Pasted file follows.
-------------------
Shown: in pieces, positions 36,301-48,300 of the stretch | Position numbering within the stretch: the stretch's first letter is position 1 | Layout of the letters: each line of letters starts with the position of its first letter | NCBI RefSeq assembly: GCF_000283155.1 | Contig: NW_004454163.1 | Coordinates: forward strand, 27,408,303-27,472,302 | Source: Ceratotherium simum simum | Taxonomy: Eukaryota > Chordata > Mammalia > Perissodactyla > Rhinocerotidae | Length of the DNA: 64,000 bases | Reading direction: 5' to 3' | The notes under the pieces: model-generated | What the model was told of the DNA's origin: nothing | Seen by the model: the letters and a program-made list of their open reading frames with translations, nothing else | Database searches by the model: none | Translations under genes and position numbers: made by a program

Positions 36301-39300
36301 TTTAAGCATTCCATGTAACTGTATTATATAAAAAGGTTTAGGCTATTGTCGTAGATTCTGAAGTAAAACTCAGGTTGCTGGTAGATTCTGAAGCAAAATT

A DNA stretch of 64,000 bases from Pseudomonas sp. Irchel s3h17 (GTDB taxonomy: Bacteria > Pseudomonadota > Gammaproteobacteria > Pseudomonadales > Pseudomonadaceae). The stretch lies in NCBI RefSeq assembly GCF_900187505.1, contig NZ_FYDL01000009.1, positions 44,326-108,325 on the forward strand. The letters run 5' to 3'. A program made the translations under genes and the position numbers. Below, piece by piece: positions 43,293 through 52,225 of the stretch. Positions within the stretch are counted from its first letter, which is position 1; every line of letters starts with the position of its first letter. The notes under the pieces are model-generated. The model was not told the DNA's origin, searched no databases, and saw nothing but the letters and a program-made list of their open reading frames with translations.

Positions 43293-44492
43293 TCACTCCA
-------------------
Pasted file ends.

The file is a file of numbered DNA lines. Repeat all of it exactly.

Shown: in pieces, positions 36,301-48,300 of the stretch | Position numbering within the stretch: the stretch's first letter is position 1 | Layout of the letters: each line of letters starts with the position of its first letter | NCBI RefSeq assembly: GCF_000283155.1 | Contig: NW_004454163.1 | Coordinates: forward strand, 27,408,303-27,472,302 | Source: Ceratotherium simum simum | Taxonomy: Eukaryota > Chordata > Mammalia > Perissodactyla > Rhinocerotidae | Length of the DNA: 64,000 bases | Reading direction: 5' to 3' | The notes under the pieces: model-generated | What the model was told of the DNA's origin: nothing | Seen by the model: the letters and a program-made list of their open reading frames with translations, nothing else | Database searches by the model: none | Translations under genes and position numbers: made by a program

Positions 36301-39300
36301 TTTAAGCATTCCATGTAACTGTATTATATAAAAAGGTTTAGGCTATTGTCGTAGATTCTGAAGTAAAACTCAGGTTGCTGGTAGATTCTGAAGCAAAATT

A DNA stretch of 64,000 bases from Pseudomonas sp. Irchel s3h17 (GTDB taxonomy: Bacteria > Pseudomonadota > Gammaproteobacteria > Pseudomonadales > Pseudomonadaceae). The stretch lies in NCBI RefSeq assembly GCF_900187505.1, contig NZ_FYDL01000009.1, positions 44,326-108,325 on the forward strand. The letters run 5' to 3'. A program made the translations under genes and the position numbers. Below, piece by piece: positions 43,293 through 52,225 of the stretch. Positions within the stretch are counted from its first letter, which is position 1; every line of letters starts with the position of its first letter. The notes under the pieces are model-generated. The model was not told the DNA's origin, searched no databases, and saw nothing but the letters and a program-made list of their open reading frames with translations.

Positions 43293-44492
43293 TCACTCCA